If you want a more environmentally friendly alternative to the traditional Christmas tree, don’t buy an artificial one. Go to a local tree farm and choose one from a responsible farmer, buy a tree you can replant after the holidays, or get creative and use an indoor conifer (like a Norfolk Island Pine) as your tree year after year.
U – Unplug
Unplug your appliances before you leave for your Christmas visits away. It’s an easy way to save energy.
V – Volunteer
Most communities have a neighbourhood clean-up group or a nature conservancy organization. Pledge to roll up your sleeves and declutter your neighbourhood this year.
W – Wrapping
All that wrapping paper that’s hiding all those special gifts from sight is going to end up in the bin the day after Christmas. Use recycled wrapping paper or brown paper and check if it can be recycled with the “scrunch test” – if it springs back when scrunched it’s got plastic in it and isn’t recyclable.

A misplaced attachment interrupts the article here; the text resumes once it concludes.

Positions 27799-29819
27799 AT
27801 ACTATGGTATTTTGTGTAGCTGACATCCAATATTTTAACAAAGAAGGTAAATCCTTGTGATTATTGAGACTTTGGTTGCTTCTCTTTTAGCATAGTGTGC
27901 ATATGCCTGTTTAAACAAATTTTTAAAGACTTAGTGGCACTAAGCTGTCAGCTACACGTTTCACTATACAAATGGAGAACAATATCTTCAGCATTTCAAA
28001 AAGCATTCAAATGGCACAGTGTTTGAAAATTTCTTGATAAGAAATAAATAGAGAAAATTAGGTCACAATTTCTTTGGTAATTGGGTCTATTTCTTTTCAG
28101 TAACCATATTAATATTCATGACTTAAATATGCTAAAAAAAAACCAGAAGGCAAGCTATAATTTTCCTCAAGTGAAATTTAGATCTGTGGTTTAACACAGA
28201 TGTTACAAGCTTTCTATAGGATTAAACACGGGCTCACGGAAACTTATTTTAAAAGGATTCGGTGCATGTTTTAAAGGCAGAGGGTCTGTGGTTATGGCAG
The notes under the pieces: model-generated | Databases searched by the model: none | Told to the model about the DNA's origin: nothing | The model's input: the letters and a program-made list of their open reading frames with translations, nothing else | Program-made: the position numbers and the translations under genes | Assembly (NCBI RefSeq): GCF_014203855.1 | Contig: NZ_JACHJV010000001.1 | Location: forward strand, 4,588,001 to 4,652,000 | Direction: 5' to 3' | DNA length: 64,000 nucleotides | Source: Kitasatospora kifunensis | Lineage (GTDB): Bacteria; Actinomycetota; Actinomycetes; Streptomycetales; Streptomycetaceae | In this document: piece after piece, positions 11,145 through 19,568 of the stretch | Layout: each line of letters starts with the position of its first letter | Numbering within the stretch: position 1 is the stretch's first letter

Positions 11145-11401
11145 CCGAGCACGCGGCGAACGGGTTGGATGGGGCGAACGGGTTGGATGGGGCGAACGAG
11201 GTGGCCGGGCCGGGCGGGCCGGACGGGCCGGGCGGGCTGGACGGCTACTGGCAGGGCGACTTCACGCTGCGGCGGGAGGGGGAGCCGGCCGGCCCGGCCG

X – Extend
Extend the life of the things you currently own. It’s easy to get swept up in the excitement of the season and buy new things, whether you truly need them or not. Maybe you can get one more winter out of that coat. Perhaps you should just spend the time untangling the Christmas lights, instead of getting frustrated and buying new ones. Don’t throw that favourite shirt away because it lost a button, sew a new one on! And when it really is time to replace things, choose quality over quantity. See letter Q.
Y – Year Long
Christmas comes and goes very quickly but making conscious choices to live more sustainably should last all year long! Take some of the lessons you learned during Christmas and apply them to your daily life.
Z – Zeal
Be enthusiastic about the positive change you are helping to create! Sustainable choices aren’t always the easiest ones to make. Don’t let yourself get discouraged if progress is slow. Change doesn’t happen overnight, but every little bit helps make the world a better place.
Most importantly, have a happy and waste free Christmas and New Year.